‘George & Tammy’ Review: We’re Gonna Hold On (Until We Don’t)

Michael Shannon and Jessica Chastain bring to life a pair of country music legends (and sing their songs) in a Showtime mini-series.

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By Mike Hale

In the Showtime mini-series “George & Tammy,” Michael Shannon does the country music legend George Jones the honor of underplaying him. Jones, defined as much by his epic drinking and erratic behavior as by his hit songs, invites scenery chewing and caricature. But Shannon homes in on Jones’s vulnerability and lacerating, self-deprecating humor and gives a terrific performance from start to finish.

Right with him, if not quite as absorbing, is Jessica Chastain as Tammy Wynette, another country legend and Jones’s partner in a rocky six-year marriage and a much longer musical collaboration. Chastain doesn’t always open up onscreen — to my eye, her success has been largely based on a cautious, make-no-mistakes approach — but she’s warm and convincing as Wynette.

Together, Shannon and Chastain make the six episodes of “George & Tammy,” which premieres online on Friday and on cable on Sunday, easy to watch; they give it the piquancy and the professionalism of one of Jones and Wynette’s chart-topping duets. (They had eight top 10 country hits together and three No. 1’s, including “We’re Gonna Hold On” and “Golden Ring.”) They’re a good match, and they convey the couple’s absorption in each other, musically and sexually. When Wynette and Jones are together, no one else matters, and the series’s best scenes show them flirting or singing together, which amount to the same thing.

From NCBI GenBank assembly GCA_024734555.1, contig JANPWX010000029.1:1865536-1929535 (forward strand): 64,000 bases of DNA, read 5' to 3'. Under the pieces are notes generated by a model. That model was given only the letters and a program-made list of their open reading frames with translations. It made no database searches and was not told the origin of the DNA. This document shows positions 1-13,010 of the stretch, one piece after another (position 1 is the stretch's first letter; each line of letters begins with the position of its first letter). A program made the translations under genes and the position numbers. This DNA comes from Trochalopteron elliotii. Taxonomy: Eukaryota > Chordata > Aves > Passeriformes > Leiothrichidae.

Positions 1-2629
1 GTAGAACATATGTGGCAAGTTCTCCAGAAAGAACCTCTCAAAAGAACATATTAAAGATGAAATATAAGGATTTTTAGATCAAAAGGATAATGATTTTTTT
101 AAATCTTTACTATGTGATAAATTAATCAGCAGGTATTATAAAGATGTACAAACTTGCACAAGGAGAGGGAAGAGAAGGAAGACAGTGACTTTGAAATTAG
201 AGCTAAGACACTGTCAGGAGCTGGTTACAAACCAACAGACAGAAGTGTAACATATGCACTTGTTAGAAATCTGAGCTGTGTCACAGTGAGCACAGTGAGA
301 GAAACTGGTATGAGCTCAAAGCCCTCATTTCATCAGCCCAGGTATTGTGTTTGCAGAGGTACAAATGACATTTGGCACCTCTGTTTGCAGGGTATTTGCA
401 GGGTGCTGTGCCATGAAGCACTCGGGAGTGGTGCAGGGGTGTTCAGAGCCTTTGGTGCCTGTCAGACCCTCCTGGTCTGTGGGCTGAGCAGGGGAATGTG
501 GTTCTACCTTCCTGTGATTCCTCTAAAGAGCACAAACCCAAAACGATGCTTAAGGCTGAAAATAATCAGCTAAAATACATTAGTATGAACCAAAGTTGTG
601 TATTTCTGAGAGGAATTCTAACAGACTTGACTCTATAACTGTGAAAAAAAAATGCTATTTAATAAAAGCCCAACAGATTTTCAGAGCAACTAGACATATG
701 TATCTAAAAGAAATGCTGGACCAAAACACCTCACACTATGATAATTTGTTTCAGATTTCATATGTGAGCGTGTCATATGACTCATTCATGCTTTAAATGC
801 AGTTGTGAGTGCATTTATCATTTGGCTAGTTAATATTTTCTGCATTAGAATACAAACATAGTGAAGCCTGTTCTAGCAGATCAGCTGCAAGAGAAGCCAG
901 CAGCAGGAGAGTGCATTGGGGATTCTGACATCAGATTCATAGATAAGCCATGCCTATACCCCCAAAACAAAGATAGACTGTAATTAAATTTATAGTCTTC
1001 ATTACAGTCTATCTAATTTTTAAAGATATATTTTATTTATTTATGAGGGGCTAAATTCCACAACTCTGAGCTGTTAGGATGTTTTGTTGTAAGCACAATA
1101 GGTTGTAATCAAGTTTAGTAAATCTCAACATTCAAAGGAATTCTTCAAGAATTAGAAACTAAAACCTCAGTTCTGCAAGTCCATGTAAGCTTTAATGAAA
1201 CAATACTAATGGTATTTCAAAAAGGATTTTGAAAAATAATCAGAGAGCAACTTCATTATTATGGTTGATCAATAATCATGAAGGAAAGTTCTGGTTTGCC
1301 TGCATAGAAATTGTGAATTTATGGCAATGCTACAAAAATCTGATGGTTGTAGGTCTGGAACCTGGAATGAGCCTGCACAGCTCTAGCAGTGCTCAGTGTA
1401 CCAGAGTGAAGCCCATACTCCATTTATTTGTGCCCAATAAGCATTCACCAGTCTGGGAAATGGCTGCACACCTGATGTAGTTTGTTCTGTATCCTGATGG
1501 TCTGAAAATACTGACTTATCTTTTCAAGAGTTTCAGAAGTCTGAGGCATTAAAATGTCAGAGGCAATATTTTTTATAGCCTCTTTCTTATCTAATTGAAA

And Chastain and Shannon pass the test when it comes to the songs. Neither sounds much like their models — Chastain’s relatively small, tight singing voice is especially far off from Wynette’s — but they’re more than adequate. That’s crucial, because the series is structured around the songs, which in some cases were originally written to synthesize the myth and the reality of Jones and Wynette’s turbulent relationship. Shannon and Chastain’s heartfelt renditions are the show’s connective tissue.

They’re so good together, and the material is so rich, that “George & Tammy” should, by all rights, be a great love story. Unfortunately, no one wrote one for them.

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